5,000 Manuscripts of the New Testament? NOPE!

From: Don Martin To: Bob Hyde

Bob Hyde said "Outside of Science." to Richard Smith, adding:

BH> Ancient literature: We have 643 manuscripts for Homer's
BH> Iliad, which is second in manuscript authority after
BH> the New Testament of the Bible. We have over 5,000
BH> manuscripts to establish the New Testament. It would
BH> seem therefore that in this regard, the New Testament
BH> is the #1 piece of ancient literature in the world.
BH> I hope this clarifies what I was saying.

It clarifies that you have a very tenuous grasp of what you are talking about, and none at all of the significance of such numbers.

To the latter point, you would appear to suupose that such a numeric difference actually _has_ some significance to some point or other (i.e., that it is meaningful), when in fact it has none. We have a great many more living persons with an IQ <90 than we have persons with an IQ >160: would you therefore maintain that the views of the numerous dolts are of more value than those of the few geniuses?

But where your assertion gets _really_ foggy is in the details. How do you define "manuscript"? Obviously, it means something written (script) by hand (manu), but before around 1450 or so when the printing press was invented, _all_ books were manuscripts.

Since the invention of printing, the term "manuscript" (MS) has come to mean "original", either the author's holograph or copies thereof made by amaneunses under the author's direction: the term has been extended to cover typewritten copies or printout by those persons.

In this sense, no MSS exist of either the Illiad or the NT.

What you refer to as MS are no more than copies of published works, published the way things were before the development of mass production of words, by scribes making copies of other copies. In the ancient world, this would have been done both by stables of scribes turning out numerous copies simultaneously and by individuals making their own from a borrowed copy, either personally, or by means of a scribe hired for the purpose.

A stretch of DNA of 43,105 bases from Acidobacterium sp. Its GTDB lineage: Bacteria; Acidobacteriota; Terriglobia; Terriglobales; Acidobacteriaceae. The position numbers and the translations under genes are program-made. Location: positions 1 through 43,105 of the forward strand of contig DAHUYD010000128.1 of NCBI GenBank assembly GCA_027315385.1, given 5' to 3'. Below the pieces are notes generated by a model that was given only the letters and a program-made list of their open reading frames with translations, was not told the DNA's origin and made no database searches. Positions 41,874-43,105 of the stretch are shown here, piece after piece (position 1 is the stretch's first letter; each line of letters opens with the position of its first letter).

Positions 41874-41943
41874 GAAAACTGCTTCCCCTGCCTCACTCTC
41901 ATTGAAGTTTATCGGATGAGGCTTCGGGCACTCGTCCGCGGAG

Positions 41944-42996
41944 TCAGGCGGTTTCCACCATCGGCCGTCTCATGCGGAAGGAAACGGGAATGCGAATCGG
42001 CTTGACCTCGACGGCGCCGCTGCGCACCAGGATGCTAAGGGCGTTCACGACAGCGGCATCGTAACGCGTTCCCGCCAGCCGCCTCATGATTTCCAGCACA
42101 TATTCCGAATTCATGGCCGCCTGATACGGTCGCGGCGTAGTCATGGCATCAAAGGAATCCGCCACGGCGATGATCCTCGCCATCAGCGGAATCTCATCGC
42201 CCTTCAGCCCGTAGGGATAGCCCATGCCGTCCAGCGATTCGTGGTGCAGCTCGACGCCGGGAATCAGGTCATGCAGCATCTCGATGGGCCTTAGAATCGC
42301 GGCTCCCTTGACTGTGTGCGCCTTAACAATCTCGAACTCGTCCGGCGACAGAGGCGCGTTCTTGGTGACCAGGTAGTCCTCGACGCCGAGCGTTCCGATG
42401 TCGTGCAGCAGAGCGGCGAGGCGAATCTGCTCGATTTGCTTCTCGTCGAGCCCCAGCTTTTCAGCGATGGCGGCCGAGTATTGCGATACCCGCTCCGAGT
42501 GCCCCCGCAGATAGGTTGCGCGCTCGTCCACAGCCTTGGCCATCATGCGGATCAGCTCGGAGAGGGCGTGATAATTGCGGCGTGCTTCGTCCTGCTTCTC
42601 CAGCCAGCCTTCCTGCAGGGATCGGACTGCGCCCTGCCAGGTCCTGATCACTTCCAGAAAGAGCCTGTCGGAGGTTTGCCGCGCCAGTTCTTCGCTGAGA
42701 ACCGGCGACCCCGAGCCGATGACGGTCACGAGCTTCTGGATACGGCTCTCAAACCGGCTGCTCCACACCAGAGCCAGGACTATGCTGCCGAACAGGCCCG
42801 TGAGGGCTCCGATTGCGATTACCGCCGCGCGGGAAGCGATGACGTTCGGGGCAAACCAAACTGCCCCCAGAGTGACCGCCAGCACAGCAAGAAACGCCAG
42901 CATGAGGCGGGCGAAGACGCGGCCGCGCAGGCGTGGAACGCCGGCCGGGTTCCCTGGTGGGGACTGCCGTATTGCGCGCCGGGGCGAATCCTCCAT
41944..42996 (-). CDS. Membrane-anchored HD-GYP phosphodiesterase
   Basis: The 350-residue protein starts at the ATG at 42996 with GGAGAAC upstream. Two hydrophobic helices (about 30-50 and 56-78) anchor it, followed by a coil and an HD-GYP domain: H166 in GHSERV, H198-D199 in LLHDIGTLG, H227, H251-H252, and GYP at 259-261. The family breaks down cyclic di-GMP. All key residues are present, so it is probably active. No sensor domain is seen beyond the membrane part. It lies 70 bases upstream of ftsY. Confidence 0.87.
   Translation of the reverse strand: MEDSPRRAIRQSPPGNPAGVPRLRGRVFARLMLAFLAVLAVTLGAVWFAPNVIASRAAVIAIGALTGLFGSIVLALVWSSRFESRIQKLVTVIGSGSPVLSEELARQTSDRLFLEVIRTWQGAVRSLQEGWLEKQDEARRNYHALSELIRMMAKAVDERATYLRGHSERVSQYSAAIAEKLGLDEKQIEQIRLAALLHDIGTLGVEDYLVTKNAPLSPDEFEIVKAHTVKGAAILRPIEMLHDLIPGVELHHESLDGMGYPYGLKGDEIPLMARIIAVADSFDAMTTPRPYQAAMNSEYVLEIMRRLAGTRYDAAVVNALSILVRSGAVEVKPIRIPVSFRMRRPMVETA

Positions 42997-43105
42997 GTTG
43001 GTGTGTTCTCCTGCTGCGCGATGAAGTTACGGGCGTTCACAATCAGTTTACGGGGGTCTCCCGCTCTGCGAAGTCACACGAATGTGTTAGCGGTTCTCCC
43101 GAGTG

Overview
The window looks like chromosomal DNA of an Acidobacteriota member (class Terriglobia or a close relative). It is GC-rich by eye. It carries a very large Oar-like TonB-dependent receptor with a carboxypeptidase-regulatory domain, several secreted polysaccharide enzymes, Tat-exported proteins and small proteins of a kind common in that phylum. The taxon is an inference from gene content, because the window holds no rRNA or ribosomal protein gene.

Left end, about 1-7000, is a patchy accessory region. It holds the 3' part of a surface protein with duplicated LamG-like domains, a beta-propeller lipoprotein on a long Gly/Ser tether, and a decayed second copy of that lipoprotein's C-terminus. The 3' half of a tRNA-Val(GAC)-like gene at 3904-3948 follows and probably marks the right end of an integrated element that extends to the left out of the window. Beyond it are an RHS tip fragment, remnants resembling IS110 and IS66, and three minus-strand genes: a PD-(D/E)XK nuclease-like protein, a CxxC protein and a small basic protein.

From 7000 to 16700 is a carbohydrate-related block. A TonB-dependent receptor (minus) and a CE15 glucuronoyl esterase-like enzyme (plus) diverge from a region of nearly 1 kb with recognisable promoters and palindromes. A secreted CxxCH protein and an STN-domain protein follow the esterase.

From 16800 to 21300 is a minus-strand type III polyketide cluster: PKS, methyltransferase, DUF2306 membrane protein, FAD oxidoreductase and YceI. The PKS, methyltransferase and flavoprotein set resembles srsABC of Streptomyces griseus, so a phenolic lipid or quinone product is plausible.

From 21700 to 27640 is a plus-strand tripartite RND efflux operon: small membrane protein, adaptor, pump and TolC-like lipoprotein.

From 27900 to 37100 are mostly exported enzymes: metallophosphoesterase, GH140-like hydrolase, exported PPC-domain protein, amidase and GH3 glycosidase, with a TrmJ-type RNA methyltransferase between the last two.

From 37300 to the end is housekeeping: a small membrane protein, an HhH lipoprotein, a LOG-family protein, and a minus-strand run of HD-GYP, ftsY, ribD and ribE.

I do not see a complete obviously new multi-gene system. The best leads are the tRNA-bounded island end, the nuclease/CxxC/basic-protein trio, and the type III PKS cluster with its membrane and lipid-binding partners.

The great Library of Alexandria was built by a law upon all travellers entering the city, requiring that all books in their possession be surrendered to the Library. There the books were copied, and the originals returned to the traveller in a month or so. Keep doing this for a few centuries, and you can build up a pretty good collection. Holders of modern copyright would object to such a practice, but that is the way things were done back then.

Not having the author's copies of Matthew, Mark, Luke and whatnot, the fallback position is to speak of the "earliest known MS" of these, under the presumption that the closer the copy is to the original, the more accurately it will preserve the words of that original. I do not know the earliest known MS of the NT (I expect Curtis Johnson does--he seems to have all this stuff in direct recall), but apart from the material from the Dead Sea Scrolls, I would guess that little of it dates from much earlier than the 3rd century of the common era. Were you to do some specific research on those "over 5,000 manuscripts to establish the New Testament" (which weasel terminology I shall address next), I would expect you to find that the great majority of them date to the medieval period--copies at some remove from the original, but perhaps the best we've got.